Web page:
VARIOUS ARTISTS / “South African Update Mixtape”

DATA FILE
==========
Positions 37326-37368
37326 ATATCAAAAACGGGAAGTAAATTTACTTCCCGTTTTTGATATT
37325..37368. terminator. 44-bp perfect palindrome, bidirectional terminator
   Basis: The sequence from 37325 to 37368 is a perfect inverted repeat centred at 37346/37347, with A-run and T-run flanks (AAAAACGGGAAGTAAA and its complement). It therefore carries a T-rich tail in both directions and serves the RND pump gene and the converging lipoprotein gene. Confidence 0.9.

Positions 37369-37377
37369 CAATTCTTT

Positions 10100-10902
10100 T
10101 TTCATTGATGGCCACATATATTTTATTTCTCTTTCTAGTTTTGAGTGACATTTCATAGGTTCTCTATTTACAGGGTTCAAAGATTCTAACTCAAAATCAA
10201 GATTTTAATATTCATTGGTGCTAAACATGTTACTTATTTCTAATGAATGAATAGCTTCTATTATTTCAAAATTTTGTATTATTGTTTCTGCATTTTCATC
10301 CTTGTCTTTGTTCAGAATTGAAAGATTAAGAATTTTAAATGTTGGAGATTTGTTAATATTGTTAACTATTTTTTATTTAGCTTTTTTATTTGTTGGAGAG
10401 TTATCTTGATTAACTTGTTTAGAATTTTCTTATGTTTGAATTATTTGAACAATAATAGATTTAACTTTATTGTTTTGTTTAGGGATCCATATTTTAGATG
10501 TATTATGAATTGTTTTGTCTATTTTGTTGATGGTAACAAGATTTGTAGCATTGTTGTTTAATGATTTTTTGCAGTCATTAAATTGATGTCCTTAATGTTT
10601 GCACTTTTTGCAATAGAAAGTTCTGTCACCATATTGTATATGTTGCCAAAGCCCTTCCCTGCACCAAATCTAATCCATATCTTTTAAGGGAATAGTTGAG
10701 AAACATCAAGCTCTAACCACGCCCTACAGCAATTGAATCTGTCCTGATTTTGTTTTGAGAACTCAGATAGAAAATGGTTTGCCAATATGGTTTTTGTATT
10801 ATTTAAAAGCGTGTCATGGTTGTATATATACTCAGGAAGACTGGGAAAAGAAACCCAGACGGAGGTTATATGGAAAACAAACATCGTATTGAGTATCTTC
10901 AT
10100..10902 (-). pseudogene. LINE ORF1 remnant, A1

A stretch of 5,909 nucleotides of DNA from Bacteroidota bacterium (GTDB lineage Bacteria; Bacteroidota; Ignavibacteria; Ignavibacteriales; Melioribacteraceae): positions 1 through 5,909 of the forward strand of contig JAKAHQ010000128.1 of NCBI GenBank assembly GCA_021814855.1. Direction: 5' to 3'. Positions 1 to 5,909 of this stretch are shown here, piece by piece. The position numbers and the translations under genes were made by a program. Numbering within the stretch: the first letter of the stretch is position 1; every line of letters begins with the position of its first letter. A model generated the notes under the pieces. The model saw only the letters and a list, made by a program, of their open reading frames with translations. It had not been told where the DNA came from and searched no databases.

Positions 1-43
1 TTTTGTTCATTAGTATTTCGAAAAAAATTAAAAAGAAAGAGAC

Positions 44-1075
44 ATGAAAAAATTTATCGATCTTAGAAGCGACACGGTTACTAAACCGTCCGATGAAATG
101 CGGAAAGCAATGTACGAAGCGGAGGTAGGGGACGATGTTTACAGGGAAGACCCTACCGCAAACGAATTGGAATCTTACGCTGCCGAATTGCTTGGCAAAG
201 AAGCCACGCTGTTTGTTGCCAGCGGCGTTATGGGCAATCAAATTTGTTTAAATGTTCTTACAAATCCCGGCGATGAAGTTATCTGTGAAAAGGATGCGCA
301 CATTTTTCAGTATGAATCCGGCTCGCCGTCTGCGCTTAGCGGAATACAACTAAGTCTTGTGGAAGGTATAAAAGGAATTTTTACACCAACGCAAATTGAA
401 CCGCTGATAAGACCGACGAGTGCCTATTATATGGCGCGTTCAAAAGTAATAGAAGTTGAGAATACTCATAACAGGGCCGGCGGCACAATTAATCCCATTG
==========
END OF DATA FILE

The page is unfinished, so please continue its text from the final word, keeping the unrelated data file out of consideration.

I like a lot of the music coming out of South Africa, in part because it's a music rooted in struggle. Times are hard down that way. I don’t know how to adequately convey how sad I felt when I heard about the attacks on immigrant workers. South Africans actually assaulting their brothers and sisters from Mozambique, Zambia, Zimbabwe and other locations in the region. Burning, beating, killing. See you would have had to be around during the seventies and the eighties when the anti-Apartheid struggle was going full bore and neighboring countries, often at great cost to themselves, were sheltering exiles pushed out by apartheid. The ANC in particular, which is the ruling political party today, was actively supported by the frontline states. ANC, yall owe all of Africa a whole lot better than this bullshit that’s been going down recently. And don’t get me started on these two-bit politicians both at home here in the USA as well as abroad in South Africa. They make Supreme Court Justice Thom-ass Clarence look like a revolutionary (Amiri Baraka told us some things get clearer when you turn them around backwards). So anyway, here is a handful of relatively recent music. Some of these tracks come with basically no info other than here it is, take it or leave it. First up is a cat who goes by the name of Brown. He’s from Tennessee, visited Cape Town to do some support work with youth in Cape Town, went on to India, returned to Cape Town where he continues to work. His focus is on street children. He raps. He’s also a writer and photographer. But mainly a human rights activist. He’s not a major rapper but some of the music is happening and for certain the struggles he highlights need to be highlighted. So check it out and the album is linked to a South African music website where you can purchase downloads if you are of a mind to get Brown’s album. Second is Hugh Masekela. Yall already know I’m into this. This is his latest creation. It's called Phola. Just want to point out that the whole recording has a mellow vibe but the lyrics are rueful reflections on some of the hardest of the hard realities of South Africa, or as Hugh says talking about putting our lives in the hands of some of these politicians: ARE WE CRAZY! (And that’s not really a question but rather a condemnation of our own naiveté.) Need I say you ought to add Phola to your music collection? Third up is my man Tumi from a solo recording called Music From My Good Eye. I like the self-criticism and the unblinking look at social and ethical ills. On a business tip, he’s trying to do an independent thing, producing his own music. Unfortunately, the company website is not yet fully operational so you can’t get it directly. For now, if you like it, just give thanks that it was passed on to yours truly who in turn is sharing the good-good. Closing out with four tracks from Baboti, a seven track EP that’s a rousing, demo-like set. The drummer is the leader. His name is Barry van Zyl. He has been Johnny Clegg’s drummer since 1999. Comes out of Cape Town and got together with some of his musical colleagues and put this one-off together. The bass player is Concord Nkabinde, who is well known in South Africa. That’s Efrain Toro on percussion, James Scholfield on guitar, Andrew Liley on piano, Denver Turner – street poetry. Paul Hanmer is featured on Fender Rhodes on “Driehoek” and Wendy Oldfield is the vocalist on “Fool For You.” BTW, I have no idea where the group name "Baboti" comes from. At casual listen, all of this might sound a long way from what many of think African music sounds like but two quick notes: 1. Most of us are supremely ignorant when it comes to the contemporary realities of Africa, especially South Africa, which is the most industrialized country on the continent. 2. Listen closely to the lyrics and despite how upful the music may sound, there is a tussling going on, a grappling with hard times and funky situations. One good thing about music… Be well. —Kalamu ya Salaam South Africa Update Mixtape From Hanging In And Hanging On by Brown 01 “All Men Stumble” 02 “Stroller Intro” 03 “Stroller Like Me (feat Uncle Frankie)” 04 “So Much Trouble (feat Zanele)” 05 “Lay Me Down” From Phola by Hugh Masekela 06 “Bring It Back Home” 07 “Sonny Boy” 08 “The Joke Of Life (Brinca De Vivre)” 09 “Hunger” From Music From My Good Eye by Tumi 10 “The Now Rich - ft. Ngwenya” 11 “Maria” 12 “This Is Not Love - ft. R.J Benjamin” 13 “That's how it remains” From Baboti by Baboti 14 “Driehoek - ft Concord Nkabinde & Paul Hanmer” 15 “Mr Do Wrong” 16 “Hola Konfyt” 17 “Fool For You - ft Wendy Oldﬁeld”
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